As long as I didn’t have to see my actual weight, I could continue wearing my stretch pants and pretending that I was 15 pounds lighter.

And I know I’m not alone. A University of Illinois research study found that those who are overweight or obese are more likely to underestimate their weight than those who are in a healthy weight range. I have to admit, though, the next finding surprised me quite a bit. Men were more likely than women to underestimate their own weight.

Although I would never recommend obsessing over the scale, it does help to start with a realistic view of your weight. So, if you’ve been putting it off, it’s time to suck it up and hop on that scale.

Next comes the diet and exercise plan. Here are a few good foundational rules to follow:

1. Set aside one day each week to prepare healthy meals and snacks for the entire week. You can even pack and freeze one serving per container for convenience.

2. Grab an exercise buddy. When the going gets tough, you can motivate each other. But that’s not the only benefit. Having a partner forces you to schedule your exercise time, which makes it more likely to actually happen.

3. Plan to get on the scale about once a week or so to be sure you’re accurately tracking your progress. Just don’t obsess over the scale. It is normal for weight to fluctuate within a day or so. No need to stress yourself out by weighing yourself daily.

 

3 Natural Ways to Lighten Your Mood

Wednesday, March 26th, 2014

3 Natural Ways to Lighten Your Mood Deborah EnosIf someone told you that you could lose weight AND feel great by eating more junk food, you wouldn’t believe them, would you? Of course not. You’re smarter than that. So, you won’t be surprised to hear about the March 2012 Public Health Nutrition study that found that people who ate junk food were a whopping 51% more likely to show signs of depression. And those who ate more junk food were even more likely to be depressed.

Now, think about all of those times you used junk food as “comfort.” You’re not alone there, either.

Another study, published in a January 2012 American Journal of Clinical Nutrition found that women who experience work “burn out” are more likely to engage in emotionally-charged and uncontrolled eating. Comfort food might be making you feel worse instead of better.

Let’s end the viscous cycle. Instead of draining your happiness with junk food, consider adopting these mood-boosting habits:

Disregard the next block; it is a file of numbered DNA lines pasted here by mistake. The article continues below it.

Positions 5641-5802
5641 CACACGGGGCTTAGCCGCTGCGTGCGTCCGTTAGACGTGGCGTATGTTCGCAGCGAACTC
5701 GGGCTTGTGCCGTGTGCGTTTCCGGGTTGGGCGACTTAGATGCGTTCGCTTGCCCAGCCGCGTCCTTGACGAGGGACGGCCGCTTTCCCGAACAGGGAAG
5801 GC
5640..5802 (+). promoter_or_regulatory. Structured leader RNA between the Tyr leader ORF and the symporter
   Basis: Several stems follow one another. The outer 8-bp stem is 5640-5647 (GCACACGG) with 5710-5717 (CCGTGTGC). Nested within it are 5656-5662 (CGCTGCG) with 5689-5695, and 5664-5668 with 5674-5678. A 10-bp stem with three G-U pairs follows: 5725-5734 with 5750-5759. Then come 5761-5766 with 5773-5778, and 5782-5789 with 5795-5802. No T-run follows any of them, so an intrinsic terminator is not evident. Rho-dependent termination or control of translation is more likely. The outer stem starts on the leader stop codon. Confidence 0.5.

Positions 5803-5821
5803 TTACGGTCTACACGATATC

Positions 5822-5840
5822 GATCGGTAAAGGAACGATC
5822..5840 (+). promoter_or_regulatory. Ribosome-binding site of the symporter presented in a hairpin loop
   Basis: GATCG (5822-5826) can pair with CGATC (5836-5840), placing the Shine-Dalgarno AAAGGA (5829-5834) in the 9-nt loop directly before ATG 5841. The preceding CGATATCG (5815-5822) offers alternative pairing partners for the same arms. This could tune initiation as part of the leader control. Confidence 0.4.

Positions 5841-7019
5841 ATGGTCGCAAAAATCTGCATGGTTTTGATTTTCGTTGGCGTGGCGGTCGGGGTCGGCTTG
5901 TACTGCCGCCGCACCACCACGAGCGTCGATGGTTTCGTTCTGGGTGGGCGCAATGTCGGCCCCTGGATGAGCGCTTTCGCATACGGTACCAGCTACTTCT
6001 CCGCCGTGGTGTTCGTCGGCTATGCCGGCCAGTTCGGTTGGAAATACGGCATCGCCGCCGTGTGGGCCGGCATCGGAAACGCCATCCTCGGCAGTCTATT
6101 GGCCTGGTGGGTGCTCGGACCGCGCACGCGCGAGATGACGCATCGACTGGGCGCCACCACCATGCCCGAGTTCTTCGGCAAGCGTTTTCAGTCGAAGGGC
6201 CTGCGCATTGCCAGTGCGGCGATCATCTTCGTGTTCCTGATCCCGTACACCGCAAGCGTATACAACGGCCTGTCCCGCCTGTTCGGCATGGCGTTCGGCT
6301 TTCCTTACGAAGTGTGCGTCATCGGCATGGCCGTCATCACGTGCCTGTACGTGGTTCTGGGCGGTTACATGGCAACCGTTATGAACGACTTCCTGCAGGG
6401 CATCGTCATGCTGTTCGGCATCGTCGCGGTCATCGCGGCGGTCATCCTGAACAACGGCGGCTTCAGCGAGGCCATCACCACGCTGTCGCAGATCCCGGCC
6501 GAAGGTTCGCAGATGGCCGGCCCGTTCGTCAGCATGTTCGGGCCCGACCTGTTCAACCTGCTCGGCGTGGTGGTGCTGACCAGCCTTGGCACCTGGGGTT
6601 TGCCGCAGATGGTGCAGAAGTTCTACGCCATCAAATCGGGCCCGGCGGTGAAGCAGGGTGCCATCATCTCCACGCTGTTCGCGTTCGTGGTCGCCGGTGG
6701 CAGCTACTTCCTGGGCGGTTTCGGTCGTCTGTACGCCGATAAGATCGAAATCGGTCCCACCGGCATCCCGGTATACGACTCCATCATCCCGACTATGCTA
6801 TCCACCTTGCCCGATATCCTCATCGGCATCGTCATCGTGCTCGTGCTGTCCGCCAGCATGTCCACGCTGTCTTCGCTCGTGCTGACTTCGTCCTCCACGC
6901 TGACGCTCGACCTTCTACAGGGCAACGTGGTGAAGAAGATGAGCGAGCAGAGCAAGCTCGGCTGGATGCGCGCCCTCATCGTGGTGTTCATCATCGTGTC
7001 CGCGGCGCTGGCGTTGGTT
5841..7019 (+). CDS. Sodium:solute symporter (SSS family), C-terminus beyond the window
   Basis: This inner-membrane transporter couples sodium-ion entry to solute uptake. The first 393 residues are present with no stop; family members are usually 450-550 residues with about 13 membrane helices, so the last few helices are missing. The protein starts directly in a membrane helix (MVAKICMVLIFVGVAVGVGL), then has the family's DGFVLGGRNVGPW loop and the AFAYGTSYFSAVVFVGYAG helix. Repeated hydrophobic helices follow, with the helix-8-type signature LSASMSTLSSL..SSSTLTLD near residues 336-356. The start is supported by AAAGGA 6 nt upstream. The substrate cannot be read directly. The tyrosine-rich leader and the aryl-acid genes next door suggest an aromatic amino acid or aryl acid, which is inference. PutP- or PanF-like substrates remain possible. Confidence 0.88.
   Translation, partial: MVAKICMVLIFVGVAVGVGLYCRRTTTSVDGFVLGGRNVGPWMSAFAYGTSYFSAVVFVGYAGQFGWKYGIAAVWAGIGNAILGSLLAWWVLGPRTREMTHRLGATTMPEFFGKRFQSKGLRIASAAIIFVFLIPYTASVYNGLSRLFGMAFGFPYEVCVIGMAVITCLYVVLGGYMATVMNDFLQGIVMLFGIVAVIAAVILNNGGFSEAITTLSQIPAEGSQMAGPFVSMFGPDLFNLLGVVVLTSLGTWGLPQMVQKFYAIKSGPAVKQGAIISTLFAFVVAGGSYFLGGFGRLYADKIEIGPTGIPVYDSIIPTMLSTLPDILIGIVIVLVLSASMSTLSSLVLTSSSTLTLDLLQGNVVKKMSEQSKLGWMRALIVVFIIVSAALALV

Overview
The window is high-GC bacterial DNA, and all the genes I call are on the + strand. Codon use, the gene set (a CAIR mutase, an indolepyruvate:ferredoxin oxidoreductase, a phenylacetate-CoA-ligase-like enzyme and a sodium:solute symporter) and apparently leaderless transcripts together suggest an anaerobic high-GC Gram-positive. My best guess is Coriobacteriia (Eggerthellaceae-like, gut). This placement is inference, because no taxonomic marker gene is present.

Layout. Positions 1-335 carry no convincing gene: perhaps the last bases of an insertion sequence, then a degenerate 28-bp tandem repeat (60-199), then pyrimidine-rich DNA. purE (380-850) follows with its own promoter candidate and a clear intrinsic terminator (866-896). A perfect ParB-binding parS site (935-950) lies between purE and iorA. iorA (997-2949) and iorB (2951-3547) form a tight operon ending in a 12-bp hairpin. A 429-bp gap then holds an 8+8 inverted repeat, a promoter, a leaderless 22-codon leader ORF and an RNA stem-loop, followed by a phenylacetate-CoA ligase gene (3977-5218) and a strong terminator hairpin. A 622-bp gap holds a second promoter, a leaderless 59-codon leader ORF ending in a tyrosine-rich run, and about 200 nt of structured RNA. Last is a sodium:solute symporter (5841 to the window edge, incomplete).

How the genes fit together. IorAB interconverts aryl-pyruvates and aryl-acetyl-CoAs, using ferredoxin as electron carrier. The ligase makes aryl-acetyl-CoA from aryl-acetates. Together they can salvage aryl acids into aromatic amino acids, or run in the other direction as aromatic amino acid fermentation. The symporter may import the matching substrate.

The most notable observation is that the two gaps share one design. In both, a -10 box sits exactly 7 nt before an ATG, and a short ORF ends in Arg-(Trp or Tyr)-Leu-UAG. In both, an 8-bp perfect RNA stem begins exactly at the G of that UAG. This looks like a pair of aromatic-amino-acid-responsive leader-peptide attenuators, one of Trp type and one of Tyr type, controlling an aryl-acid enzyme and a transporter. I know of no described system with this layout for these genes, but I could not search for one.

1. “B” a good eater – A 2007 Psychology Today article has shown that foods rich in B vitamins may keep depression and other mental problems at bay. Get more B vitamins in your diet by eating more spinach, fish, beans and lean poultry.

2. Have some chocolate! – I know what you’re thinking, but chocolate isn’t necessarily junk food. The darker the chocolate, the more phenylethylamines it contains, and phenylethylamines have been shown to have a stimulating effect on the brain.

3. Let the sun shine in – A 2011 May Clinic Proceedings study has associated higher blood levels of vitamin D with a reduced depression risk. The body produces vitamin D from exposure to the sun’s UV rays, so you can boost your mood and vitamin D levels by spending some more time outside. If that’s not an option, there are always vitamin D supplements.

Get Up and Move!!

Wednesday, March 19th, 2014

You. Yes, that’s right. You, right there. Sitting in your chair.

GET UP!

Just trust me on this.

Getting out of your chair during the day helps to change your perspective and get your blood flowing. Need more reasons to get your butt out of that chair?  Okay, I’ll oblige. ;)

1. Improve your mental health – It’s true. A June 2013 Mental Health and Physical Activity study found that people who were required to sit for longer periods of time for work were more likely to experience signs of psychological distress, regardless of how active they were outside of work.

2. Improve your hearth health – Yup. Sitting more often may also mean a greater risk of heart disease. A June 2013 Journal of the American College of Cardiology study found that postmenopausal women who sat for greater than 10 hours each day were more likely to develop cardiovascular disease than women who sat five or fewer hours daily.

3. Live longer! – Who doesn’t want to live longer? Well, according to a 2010 American Cancer Society review, you may just do so if you sit fewer than three hours daily. Middle-aged men and women who sat for at least six hours per day had a 34-percent higher death rate during the study.

Need another good reason to stand? How about burning 8+ pounds per year? Standing can torch an extra 20-50 calories per hour (depends on body size). That’s reason enough for me to get up and move.

 BONUS TIP! Here are three simple steps you can take to move more:

  • Drink more water! You can probably guess why… A full bladder is a gentle reminder it’s time to get up and move.
  • Stop eating at your desk! If you must eat at your desk, get up and walk around the building a few times throughout the day.
  • Stand when you’re on the phone! The person on the other end won’t hear you pacing and stretching.